Baby born with Trisomy 18 taught
my family to fight heartache with love
By Amy Olson
May 3, 2006 | In this life we are given the option
to be a fighter and overcome challenges, or we can coward
away and be defeated by them. I believe everything happens
for a reason. It is important to understand that challenges
in our lives are meant to teach us and help us grow.
The unknown awaiting all of us is going to bring happiness
as well as sorrow. Whether or not we reach our full
potential is determined from our reactions to trials.
Even if they seem unfair and we do not understand their
purpose, we can always come out a better person if we
are humbled enough to learn from them.
As a simple, carefree 5-year-old, I learned this lesson
all too early. After having five children, my parents
announced they were expecting a baby once again. My
parents unconsciously assumed that 23 chromosomes
from each of them would combine to create a beautiful,
healthy baby with a total of 46 chromosomes. However,
after being pregnant for five months, an ultrasound
turned that assumption into worry and fear.
Following the discovery that the baby was a girl,
the ultrasound unfortunately discovered something else.
Some abnormalities in the baby's heart chambers were
detected. The doctor ran more tests to find out what
was wrong. The third test, a chromosome test, showed
it was obvious that there were 47 chromosomes instead
My sister was diagnosed as Trisomy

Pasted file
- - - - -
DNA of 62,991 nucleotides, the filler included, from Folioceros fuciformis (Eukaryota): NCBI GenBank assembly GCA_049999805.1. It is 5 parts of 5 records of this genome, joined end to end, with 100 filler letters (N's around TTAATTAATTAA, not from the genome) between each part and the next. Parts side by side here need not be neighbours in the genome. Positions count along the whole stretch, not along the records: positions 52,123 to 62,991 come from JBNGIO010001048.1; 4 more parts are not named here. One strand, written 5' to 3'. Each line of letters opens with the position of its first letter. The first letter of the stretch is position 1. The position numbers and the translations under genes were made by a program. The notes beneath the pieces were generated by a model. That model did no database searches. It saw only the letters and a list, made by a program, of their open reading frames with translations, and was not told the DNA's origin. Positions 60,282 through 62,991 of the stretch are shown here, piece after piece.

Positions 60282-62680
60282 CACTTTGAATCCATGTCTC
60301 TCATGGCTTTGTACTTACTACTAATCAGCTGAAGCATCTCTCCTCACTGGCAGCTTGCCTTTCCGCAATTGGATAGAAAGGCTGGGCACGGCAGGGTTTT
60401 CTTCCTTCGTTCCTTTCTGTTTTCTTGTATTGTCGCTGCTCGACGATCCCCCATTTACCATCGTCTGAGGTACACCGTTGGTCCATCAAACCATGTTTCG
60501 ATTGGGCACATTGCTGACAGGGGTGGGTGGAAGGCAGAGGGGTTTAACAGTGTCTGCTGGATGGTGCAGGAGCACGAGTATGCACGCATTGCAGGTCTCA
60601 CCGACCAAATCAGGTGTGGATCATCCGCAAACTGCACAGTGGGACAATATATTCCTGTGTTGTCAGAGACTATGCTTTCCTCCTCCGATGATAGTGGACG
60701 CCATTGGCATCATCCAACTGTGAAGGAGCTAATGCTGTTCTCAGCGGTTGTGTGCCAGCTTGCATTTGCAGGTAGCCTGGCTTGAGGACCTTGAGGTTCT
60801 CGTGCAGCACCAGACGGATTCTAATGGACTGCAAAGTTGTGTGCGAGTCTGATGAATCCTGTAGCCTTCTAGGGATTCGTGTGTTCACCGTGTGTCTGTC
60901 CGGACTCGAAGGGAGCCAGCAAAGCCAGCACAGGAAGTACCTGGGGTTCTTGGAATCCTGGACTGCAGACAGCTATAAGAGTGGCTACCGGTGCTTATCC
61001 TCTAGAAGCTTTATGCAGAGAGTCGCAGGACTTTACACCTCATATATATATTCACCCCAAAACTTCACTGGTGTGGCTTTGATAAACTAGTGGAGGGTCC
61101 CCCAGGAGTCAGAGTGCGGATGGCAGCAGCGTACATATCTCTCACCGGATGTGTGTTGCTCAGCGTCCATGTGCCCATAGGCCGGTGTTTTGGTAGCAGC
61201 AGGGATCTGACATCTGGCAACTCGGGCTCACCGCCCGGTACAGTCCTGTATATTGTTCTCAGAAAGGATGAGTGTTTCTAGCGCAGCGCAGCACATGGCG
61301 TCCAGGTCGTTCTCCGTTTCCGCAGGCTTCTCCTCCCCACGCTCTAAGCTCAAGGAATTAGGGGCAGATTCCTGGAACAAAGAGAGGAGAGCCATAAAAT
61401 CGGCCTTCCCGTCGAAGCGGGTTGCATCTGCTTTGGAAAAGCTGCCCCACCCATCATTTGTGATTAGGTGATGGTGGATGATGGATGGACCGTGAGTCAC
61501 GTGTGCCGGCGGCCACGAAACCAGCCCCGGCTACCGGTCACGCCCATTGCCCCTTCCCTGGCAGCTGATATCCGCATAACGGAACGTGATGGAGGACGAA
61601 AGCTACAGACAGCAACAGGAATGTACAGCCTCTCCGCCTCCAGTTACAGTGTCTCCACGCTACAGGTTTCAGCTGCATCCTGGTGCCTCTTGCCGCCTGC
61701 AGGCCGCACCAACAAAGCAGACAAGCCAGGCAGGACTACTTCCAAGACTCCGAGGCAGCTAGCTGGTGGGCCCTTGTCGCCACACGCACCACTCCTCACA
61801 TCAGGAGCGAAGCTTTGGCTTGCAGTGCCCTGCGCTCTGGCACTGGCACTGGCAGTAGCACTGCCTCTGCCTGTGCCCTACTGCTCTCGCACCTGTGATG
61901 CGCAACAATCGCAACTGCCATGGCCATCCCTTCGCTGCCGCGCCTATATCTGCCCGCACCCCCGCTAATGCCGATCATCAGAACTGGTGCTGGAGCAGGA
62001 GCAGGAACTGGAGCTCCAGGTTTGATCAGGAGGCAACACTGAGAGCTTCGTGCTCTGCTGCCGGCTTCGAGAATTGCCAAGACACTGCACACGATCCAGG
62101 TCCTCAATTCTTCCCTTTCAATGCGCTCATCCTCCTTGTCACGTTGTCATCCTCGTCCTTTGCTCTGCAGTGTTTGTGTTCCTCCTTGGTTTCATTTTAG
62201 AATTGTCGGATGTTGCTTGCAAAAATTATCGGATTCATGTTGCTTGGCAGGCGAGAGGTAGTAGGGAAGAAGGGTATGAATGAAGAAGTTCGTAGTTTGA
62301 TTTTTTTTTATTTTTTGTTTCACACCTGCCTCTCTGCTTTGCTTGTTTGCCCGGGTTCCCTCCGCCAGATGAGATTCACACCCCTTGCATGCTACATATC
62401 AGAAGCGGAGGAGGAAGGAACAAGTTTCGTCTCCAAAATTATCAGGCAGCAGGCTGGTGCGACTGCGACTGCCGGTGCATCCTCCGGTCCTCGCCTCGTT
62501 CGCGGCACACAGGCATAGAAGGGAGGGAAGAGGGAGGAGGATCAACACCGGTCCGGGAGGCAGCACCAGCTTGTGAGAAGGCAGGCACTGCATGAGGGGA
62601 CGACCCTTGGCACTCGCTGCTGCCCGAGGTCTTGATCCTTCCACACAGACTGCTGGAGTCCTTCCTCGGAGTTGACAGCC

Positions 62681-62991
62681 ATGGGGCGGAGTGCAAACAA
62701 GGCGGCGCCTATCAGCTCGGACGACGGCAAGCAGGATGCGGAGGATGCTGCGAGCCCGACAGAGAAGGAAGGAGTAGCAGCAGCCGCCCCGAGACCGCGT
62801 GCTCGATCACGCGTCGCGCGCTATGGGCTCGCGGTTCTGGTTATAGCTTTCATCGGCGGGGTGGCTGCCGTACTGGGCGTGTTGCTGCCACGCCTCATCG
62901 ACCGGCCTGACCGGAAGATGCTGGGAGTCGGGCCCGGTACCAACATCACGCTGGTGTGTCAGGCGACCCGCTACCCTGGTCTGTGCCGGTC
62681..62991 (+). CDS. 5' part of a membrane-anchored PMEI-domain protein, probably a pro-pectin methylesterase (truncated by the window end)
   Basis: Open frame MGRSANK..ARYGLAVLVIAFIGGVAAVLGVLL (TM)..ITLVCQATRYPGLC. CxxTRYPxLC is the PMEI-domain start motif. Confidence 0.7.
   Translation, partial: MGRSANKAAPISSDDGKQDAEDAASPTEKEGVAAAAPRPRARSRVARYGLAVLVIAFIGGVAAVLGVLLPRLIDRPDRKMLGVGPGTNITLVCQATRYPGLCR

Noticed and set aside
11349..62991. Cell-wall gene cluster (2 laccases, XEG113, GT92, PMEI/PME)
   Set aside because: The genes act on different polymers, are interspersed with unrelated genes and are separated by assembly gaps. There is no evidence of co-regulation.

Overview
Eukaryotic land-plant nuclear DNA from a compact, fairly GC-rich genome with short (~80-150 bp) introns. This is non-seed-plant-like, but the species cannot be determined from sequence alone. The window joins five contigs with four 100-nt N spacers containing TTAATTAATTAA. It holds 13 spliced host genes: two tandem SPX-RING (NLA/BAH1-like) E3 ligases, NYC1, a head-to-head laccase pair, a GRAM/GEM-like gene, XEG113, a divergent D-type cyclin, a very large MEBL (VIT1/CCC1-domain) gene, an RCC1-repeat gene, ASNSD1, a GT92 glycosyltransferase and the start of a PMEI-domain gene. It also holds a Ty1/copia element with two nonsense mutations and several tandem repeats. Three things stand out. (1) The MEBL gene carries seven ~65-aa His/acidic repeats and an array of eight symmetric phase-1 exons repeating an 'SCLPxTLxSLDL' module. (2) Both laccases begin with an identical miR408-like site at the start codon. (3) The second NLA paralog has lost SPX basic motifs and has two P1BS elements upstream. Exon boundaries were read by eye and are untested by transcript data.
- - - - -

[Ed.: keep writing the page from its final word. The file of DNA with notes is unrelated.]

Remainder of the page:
18, carrying a rare and fatal syndrome that there
is no prevention, treatment or cure for.
Trisomy 18 is the second most common trisomy. This
occurs in one in 5,000 babies and is three times more
likely to occur in females than males. Its frequency
is second to Trisomy 21, commonly known
as Down syndrome.
"No one knows the cause of it," said Dr. Michael Cosgrave,
a pediatrician from American Fork, Utah. "This type
of trisomy is not hereditary, and is not the result
from anything either parent did or did not do."
There is no scientific reasoning why this syndrome
occurs. It is simply an unpreventable error of a third
18th chromosome where there should only be two. Each
chromosome in the human body is important and holds
specific information needed for us to continue a strong
and healthy life. The problem is the extra genetic material
from the extra chromosome. This most commonly results
in stillbirths. Those who do make it to birth usually
live from a few moments to a few days. Less than 10
percent make it to their first birthday.
My mother, Bobette Olson, said, "Telling your children
their baby sister will not survive is something I wish
upon no one."